I knew Richard Clarke surely had unkind things to say about the performance of the Bush administration before and shortly after 9/11 when his book came out, and I knew he also wanted to sell a book. But Clarke--who served under four consecutive Presidents and basically managed the country immediately after the attacks--on CBS laid out three devastatingly specific conversations with three senior administrative figures, each of which, in Clarke's mind, left no doubt that Iraq was to be the focus, not al-Qaeda. The three conversations:
Clarke relates, "I began saying, 'We have to deal with bin Laden; we have to deal with al Qaeda.' Paul Wolfowitz, the Deputy Secretary of Defense, said, 'No, no, no. We don't have to deal with al Qaeda. Why are we talking about that little guy? We have to talk about Iraqi terrorism against the United States.'
"And I said, 'Paul, there hasn't been any Iraqi terrorism against the United States in eight years!' And I turned to the deputy director of the CIA and said, 'Isn't that right?' And he said, 'Yeah, that's right. There is no Iraqi terrorism against the United States."
Rumsfeld was saying that we needed to bomb Iraq," Clarke said to Stahl. "And we all said ... no, no. Al-Qaeda is in Afghanistan. We need to bomb Afghanistan. And Rumsfeld said there aren't any good targets in Afghanistan. And there are lots of good targets in Iraq. I said, 'Well, there are lots of good targets in lots of places, but Iraq had nothing to do with it.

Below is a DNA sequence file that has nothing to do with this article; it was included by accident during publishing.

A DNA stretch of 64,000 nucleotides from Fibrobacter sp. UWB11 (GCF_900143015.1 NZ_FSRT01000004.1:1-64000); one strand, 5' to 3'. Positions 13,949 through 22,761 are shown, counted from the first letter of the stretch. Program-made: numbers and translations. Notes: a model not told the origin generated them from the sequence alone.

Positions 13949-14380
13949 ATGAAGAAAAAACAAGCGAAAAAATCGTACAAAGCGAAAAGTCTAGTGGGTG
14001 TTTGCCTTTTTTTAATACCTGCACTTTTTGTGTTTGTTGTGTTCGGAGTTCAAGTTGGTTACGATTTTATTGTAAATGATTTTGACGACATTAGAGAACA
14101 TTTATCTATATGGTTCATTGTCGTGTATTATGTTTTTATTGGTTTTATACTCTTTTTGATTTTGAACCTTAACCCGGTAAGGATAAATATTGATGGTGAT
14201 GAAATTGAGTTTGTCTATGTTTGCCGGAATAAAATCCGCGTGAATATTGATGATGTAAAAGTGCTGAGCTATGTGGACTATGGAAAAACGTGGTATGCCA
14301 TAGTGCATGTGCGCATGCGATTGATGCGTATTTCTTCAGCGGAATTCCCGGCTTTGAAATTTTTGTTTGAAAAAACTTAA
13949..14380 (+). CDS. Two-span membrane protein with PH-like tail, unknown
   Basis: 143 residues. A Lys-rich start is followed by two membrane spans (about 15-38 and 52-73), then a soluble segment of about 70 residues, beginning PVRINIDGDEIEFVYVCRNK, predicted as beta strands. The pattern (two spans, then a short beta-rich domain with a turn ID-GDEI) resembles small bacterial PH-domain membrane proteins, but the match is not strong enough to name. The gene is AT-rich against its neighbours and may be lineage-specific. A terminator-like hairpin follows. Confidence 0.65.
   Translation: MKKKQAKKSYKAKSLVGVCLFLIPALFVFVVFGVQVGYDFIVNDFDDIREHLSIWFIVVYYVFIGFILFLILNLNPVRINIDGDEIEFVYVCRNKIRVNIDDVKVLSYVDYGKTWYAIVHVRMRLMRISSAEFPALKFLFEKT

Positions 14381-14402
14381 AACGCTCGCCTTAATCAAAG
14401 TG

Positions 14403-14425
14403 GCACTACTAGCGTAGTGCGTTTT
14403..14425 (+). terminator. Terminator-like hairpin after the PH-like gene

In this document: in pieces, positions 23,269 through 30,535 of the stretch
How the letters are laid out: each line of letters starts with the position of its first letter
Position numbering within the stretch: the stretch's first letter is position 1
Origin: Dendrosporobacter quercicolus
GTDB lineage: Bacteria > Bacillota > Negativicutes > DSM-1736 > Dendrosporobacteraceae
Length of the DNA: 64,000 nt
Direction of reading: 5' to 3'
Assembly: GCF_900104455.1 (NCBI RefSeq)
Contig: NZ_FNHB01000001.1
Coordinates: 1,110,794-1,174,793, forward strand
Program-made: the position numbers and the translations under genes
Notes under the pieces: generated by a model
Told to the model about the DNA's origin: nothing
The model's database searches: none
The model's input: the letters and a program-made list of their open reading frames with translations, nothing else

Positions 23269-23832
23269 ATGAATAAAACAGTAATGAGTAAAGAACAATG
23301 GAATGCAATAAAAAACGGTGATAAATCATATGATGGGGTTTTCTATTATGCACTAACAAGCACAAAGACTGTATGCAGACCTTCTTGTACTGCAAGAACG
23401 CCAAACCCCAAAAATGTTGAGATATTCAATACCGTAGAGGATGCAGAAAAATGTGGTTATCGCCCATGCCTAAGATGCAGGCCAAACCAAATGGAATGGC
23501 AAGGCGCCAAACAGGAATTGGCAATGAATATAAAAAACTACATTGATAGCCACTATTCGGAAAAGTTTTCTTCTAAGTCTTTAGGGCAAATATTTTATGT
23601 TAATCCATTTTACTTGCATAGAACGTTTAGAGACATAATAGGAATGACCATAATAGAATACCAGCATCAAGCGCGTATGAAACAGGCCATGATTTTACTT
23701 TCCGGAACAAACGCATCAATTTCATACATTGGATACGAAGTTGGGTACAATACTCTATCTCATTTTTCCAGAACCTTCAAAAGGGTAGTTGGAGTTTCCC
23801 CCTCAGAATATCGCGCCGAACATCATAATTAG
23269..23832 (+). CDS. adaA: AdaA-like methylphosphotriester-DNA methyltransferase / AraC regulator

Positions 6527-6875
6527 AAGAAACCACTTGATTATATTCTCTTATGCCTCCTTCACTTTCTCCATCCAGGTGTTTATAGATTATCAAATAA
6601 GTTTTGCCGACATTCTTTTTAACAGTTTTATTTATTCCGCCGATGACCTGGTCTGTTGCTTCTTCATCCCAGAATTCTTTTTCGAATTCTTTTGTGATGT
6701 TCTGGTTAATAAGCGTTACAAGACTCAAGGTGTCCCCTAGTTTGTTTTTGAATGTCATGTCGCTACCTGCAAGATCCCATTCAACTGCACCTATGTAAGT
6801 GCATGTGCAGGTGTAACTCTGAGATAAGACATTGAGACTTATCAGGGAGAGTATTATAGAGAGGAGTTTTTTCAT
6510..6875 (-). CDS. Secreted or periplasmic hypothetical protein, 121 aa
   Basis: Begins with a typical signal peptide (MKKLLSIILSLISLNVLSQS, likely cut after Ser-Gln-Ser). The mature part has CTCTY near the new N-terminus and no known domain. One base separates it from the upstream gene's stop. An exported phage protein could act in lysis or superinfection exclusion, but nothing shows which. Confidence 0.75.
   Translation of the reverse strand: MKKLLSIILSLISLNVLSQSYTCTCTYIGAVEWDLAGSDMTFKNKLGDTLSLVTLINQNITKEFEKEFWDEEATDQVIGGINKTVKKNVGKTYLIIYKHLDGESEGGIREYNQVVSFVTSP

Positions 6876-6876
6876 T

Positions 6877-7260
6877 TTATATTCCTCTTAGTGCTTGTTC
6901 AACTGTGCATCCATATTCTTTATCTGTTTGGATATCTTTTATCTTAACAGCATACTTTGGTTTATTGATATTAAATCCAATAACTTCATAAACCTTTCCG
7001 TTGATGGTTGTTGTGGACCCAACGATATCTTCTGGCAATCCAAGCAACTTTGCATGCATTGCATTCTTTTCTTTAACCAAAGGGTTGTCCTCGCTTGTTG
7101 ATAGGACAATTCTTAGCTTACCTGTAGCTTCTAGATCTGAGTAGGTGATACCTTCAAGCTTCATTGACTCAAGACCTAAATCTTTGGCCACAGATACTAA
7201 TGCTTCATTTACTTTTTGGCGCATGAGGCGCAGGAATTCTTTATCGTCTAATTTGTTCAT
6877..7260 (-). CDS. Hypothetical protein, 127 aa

"Initially, I thought when he said, 'There aren't enough targets in-- in Afghanistan,' I thought he was joking...Clarke says he and CIA Director George Tenet told that to Rumsfeld, Secretary of State Colin Powell, and Attorney General John Ashcroft.
and the most mysterious and big-time conversation:
"The president dragged me into a room with a couple of other people, shut the door, and said, 'I want you to find whether Iraq did this.' Now he never said, 'Make it up.' But the entire conversation left me in absolutely no doubt that George Bush wanted me to come back with a report that said Iraq did this.
"I said, 'Mr. President. We've done this before. We have been looking at this. We looked at it with an open mind. There's no connection.'
"He came back at me and said, "Iraq! Saddam! Find out if there's a connection.' And in a very intimidating way. I mean that we should come back with that answer. We wrote a report."
I imagine this story is weighing down the left end of the blogosphere seesaw tonight, so I won't say much now. I just wanted to highlight what I thought was the key evidence (alleged evidence) from Lesley Stahl's report. Kerry had a pretty bad week, but there's a perfect storm of books and hearings and investigations coming down the pike this summer, and I think Bush is going to be on the defensive for a good portion of it.